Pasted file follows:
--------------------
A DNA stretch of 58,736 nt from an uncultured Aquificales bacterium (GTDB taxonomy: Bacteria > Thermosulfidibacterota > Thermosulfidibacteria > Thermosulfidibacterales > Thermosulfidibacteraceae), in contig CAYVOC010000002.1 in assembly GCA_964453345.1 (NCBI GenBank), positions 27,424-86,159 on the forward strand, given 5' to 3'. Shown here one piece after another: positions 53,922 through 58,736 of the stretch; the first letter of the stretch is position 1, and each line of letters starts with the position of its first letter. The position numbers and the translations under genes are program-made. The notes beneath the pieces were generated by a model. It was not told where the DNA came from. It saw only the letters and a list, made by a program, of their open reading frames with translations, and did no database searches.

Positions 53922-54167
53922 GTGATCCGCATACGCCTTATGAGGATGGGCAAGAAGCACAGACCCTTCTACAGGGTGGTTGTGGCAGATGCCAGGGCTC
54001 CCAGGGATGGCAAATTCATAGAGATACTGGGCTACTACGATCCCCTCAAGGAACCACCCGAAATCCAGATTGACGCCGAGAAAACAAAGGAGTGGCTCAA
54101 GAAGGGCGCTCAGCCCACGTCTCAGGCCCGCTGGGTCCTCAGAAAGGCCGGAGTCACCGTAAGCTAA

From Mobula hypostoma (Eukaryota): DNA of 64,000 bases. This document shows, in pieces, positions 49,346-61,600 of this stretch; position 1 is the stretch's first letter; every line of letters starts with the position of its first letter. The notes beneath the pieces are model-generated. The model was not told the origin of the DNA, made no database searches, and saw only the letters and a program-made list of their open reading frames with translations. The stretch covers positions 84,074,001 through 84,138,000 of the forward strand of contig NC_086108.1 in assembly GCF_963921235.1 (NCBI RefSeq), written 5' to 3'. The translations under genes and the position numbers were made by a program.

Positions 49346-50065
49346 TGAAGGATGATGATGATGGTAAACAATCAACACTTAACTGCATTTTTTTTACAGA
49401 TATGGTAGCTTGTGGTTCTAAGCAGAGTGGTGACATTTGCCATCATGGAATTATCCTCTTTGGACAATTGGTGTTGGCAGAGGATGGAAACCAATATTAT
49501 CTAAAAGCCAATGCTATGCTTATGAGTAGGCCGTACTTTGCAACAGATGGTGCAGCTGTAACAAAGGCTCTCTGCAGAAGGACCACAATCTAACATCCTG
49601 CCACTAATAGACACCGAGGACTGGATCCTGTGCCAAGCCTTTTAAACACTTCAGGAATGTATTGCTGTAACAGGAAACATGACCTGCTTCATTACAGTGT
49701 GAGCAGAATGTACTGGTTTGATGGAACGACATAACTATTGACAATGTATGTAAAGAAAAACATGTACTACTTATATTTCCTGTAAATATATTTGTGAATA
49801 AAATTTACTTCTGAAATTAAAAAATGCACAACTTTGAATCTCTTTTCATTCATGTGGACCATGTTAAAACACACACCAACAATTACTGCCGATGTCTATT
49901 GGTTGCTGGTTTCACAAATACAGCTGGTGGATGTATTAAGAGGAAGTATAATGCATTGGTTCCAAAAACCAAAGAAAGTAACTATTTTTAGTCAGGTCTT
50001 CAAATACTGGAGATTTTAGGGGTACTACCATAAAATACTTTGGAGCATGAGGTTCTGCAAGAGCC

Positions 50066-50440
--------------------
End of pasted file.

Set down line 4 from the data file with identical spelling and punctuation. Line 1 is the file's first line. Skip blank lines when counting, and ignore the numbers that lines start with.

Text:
54001 CCAGGGATGGCAAATTCATAGAGATACTGGGCTACTACGATCCCCTCAAGGAACCACCCGAAATCCAGATTGACGCCGAGAAAACAAAGGAGTGGCTCAA